# What does it mean if the correlation coefficient is positive, negative, or zero?

The correlation coefficient is a measure that determines the degree to which the linked movement of two variables. The most common correlation coefficient, generated by the product-moment Pearson correlation, can be used to measure the linear relationship between two variables. However, in a non-linear relationship, the correlation coefficient may not always be a suitable measure of dependence.

The range of values for correlation coefficient -1.0 to 1.0. In other words, values cannot exceed 1.0 or less than -1.0 through correlation of -1.0 indicates perfect negative correlation, and a correlation of 1.0 indicates a perfect positive correlation. At any time the correlation coefficient, denoted as R, is greater than zero, it is positive relationship. Conversely, any value less than zero is a negative relationship. A value of zero means that there is no relationship between two variables.

In financial markets, correlation coefficient is used to measure correlation between two securities. When the two stocks, for example, to move in the same direction, the correlation coefficient is positive. Conversely, when two stocks move in opposite directions, the correlation coefficient is Negative.

If the correlation coefficient of two variables is equal to zero, this means that there is no linear dependence between the variables. However, this is only for a linear relationship; it is possible that variables have a strong curvilinear relationship.

If the value of R is close to zero, typically between -0.1 to +0.1, the variables have no linear dependence or very weak linear relationship. For example, suppose that prices for coffee and computing machinery are observed and the correlation is +.0008, which means that there is no relationship, or connection, between two variables.

A Positive Correlation

Positive correlation if the correlation coefficient (R) is greater than 0, means that both variables move in the same direction, or correlate. If R +1 indicates that two variables are compared to a perfect positive relationship; when one variable moves above or below the other variable moves in the same direction with the same magnitude.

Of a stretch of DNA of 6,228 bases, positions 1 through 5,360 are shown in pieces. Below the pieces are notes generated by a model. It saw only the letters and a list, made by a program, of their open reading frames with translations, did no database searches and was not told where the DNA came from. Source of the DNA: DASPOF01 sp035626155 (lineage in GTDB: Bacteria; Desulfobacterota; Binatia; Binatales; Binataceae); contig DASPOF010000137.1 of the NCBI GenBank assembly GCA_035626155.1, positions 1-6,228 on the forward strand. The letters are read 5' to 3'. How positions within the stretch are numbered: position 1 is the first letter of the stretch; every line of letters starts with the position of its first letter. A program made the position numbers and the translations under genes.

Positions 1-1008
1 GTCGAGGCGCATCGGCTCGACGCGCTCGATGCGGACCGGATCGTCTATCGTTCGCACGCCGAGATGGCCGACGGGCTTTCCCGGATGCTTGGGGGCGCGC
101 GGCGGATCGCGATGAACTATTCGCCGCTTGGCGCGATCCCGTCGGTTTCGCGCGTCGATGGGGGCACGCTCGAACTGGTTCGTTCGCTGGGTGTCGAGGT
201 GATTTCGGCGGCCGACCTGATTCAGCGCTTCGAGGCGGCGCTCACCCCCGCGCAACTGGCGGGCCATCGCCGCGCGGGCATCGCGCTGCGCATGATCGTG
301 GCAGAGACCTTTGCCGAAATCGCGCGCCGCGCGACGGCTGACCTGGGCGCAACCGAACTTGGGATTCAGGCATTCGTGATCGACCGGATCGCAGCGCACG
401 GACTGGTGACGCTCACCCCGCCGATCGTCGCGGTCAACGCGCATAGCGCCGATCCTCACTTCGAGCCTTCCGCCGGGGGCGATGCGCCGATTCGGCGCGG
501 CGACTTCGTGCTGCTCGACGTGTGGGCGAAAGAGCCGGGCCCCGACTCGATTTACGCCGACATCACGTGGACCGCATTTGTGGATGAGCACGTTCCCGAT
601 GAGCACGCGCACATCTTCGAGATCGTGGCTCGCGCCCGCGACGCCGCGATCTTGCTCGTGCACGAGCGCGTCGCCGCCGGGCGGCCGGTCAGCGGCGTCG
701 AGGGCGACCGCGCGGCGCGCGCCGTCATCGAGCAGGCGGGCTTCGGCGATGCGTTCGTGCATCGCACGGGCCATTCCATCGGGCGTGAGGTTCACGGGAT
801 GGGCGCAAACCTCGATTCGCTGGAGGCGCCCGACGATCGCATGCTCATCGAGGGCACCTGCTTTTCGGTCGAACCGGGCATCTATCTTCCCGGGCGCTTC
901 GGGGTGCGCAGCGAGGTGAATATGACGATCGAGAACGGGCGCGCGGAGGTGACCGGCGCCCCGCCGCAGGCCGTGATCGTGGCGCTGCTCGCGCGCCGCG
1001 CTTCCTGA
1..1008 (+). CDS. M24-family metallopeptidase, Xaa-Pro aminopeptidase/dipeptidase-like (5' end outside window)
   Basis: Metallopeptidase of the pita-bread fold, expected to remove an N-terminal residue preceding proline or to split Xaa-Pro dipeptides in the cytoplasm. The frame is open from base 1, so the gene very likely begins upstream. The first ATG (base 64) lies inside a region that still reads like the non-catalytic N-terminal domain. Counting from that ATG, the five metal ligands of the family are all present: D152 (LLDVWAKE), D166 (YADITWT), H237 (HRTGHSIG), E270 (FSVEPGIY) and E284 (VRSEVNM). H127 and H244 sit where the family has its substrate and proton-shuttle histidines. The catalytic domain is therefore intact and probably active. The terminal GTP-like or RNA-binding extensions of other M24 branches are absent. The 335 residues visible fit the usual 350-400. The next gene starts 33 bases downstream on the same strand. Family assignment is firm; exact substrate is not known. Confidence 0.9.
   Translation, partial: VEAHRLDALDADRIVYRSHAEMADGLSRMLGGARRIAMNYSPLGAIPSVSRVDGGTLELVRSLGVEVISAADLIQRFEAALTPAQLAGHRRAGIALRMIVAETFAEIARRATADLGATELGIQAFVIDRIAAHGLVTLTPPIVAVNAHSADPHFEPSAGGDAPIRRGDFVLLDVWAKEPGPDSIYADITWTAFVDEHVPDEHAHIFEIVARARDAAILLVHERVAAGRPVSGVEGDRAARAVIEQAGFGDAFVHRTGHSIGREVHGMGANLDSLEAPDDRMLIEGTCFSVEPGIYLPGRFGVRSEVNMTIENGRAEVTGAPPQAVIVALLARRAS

The closer the R value is to +1 the stronger the linear dependence. For example, suppose that the value of oil prices is directly related to the cost of plane tickets, with a correlation coefficient of +0.8. The relationship between oil prices and prices has a very strong positive correlation, as this value is close to +1. So if the price of oil decreases, prices follow in tandem. If the price of oil increases, so does the price of plane tickets.

In the table below we compare one of the largest banks in the U.S. Houston JPMorgan chase & co. (JPM) with financial data in select spdr (xlf). As you can imagine Morgan should have a positive correlation with the banking sector as a whole.

We see the correlation coefficient (bottom chart) currently at .7919, which is close to , which indicates a strong positive correlation. A reading above .50 usually indicates a strong positive correlation.

Understanding of the correlation between two stocks or a stock and its industry can help investors to assess whether the stock is trading relative to its partners. All kinds of securities, including bonds, sectors, and etf can be compared to the correlation coefficient.

Negative Correlation

Negative correlation if the correlation coefficient (R) less than 0 and indicates that both variables move in the opposite direction. In short, any value between 0 and -1 means that two securities move in opposite directions. When R 1, the relationship is perfectly negative correlation; in short, if one variable increases, the other variable decreases of the same magnitude, and Vice versa. However, the degree to which two securities are negatively correlated, may change over time and are almost never correlated all the time.

For example, suppose a study is conducted to evaluate the relationship between the ambient temperature and heating bills. The study concludes that there is a negative correlation between the prices in the accounts for heating and the outdoor air temperature. The correlation coefficient is calculated as -0.96. This strong negative correlation indicates that as the temperature decreases outside, the price of heating bills will increase and Vice versa.

When it comes to investing, the negative correlation does not necessarily mean that the securities should be avoided. The correlation coefficient may help investors diversify their portfolio by including a mix of investments that have negative or insignificant correlation with the stock market. In short, while reducing risks of volatility in the portfolio, sometimes opposites attract.

Bottom Line

The correlation coefficient can be a useful definition of the relationship between investment and the market generally or other securities.

This type of statistics is useful in many ways in Finance. For example, it may be helpful in determining how well a mutual Fund behaves compared with its underlying index, or it can be used to determine how mutual behaves in relation to another Fund or asset class. By adding low or negative correlation with a mutual Fund to an existing portfolio, the diversification benefits.

Do you know why questions of correlation for investment? Read 4 reasons why market correlation matters.